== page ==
Harvard’s Nanobombs – Attacking Food microbes

The Harvard T.H. Chan School of Public Health has come up with a possible way to prevent pathogenic microorganisms from infiltrating crops in the form of nano-sized water particles called Engineered Water Nanostructures (EWNS). In the Harvard School of Public Health’s website, an article describing this process, in which the EWNS can deactivate food-borne bacteria, can be found with information on why this may be a “game-changer” in the fight against toxic organisms.

Food-borne bacteria such as E coli, salmonella and listeria, have long been a source of sickness, and in some cases death, throughout the world. That is why any research or solutions into the fight against these bacteria is so important.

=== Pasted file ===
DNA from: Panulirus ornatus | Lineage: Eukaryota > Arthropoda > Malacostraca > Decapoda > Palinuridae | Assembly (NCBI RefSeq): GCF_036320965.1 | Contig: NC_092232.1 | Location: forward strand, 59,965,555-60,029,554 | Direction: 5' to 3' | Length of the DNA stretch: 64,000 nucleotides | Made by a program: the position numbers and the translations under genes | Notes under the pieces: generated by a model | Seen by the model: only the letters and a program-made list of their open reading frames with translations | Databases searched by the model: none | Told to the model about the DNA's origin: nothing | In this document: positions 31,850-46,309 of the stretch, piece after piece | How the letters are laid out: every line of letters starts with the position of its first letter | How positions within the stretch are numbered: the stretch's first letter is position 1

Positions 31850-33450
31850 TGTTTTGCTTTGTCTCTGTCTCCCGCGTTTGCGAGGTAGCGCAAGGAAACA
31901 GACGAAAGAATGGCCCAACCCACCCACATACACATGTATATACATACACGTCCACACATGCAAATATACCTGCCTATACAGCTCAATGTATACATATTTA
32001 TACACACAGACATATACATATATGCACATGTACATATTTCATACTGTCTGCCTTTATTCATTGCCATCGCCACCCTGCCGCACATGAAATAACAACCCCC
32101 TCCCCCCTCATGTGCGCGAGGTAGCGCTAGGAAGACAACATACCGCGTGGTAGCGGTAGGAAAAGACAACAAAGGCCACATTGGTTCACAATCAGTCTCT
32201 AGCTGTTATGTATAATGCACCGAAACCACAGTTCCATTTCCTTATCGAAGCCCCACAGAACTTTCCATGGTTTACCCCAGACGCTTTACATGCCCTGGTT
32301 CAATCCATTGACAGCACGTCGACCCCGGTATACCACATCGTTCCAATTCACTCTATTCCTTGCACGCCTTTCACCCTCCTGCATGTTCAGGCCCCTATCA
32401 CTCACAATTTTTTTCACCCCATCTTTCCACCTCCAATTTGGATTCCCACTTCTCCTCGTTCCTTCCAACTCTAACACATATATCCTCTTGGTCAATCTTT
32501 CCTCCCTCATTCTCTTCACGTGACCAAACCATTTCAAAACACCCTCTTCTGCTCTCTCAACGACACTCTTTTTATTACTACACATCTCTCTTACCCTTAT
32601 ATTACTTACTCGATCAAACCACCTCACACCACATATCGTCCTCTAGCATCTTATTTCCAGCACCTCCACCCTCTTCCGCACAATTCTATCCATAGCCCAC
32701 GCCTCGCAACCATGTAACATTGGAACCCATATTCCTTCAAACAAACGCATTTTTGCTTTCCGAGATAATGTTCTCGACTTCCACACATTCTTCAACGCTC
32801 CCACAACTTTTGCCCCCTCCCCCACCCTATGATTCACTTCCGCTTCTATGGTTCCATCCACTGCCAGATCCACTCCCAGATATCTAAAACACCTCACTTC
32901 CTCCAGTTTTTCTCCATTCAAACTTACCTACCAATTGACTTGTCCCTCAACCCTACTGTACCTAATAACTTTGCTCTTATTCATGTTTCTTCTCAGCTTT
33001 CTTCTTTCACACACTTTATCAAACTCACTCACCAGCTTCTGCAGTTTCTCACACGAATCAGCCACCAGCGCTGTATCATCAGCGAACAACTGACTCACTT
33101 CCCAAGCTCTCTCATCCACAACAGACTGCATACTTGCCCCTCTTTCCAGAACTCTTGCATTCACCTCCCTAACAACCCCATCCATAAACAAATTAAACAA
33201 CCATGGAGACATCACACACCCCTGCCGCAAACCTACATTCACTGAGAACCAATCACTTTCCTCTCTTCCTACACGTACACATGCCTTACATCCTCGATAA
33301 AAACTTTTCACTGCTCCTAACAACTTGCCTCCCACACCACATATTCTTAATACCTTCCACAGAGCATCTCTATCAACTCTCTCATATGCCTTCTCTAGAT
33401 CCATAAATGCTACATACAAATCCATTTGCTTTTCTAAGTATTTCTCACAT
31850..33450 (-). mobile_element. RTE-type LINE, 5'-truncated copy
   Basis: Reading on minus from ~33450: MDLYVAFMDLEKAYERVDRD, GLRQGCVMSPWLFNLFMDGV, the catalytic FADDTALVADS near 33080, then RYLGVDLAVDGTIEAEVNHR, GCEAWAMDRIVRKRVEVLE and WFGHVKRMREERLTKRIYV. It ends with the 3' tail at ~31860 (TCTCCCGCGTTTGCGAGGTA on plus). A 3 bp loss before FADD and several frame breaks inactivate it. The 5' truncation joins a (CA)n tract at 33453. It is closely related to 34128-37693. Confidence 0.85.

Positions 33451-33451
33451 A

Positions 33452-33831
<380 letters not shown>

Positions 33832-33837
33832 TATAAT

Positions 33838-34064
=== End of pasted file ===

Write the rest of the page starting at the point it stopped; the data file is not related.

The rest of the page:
Other organizations are also working on the elimination of these bacteria. One of these is Intralytix, which has developed a type of spray bacteria shield called ListShield to reduce contamination.

Currently, food irradiation is widely used to control spoilage and eliminate foodborne pathogens. But the problem continues, which is why it is so important to continue research in this area. Harvard’s EWNS is a great step forward in eliminating this problem, and the hope is that more research companies can develop similar technology and that many food organizations will be able to employ the new Harvard technology.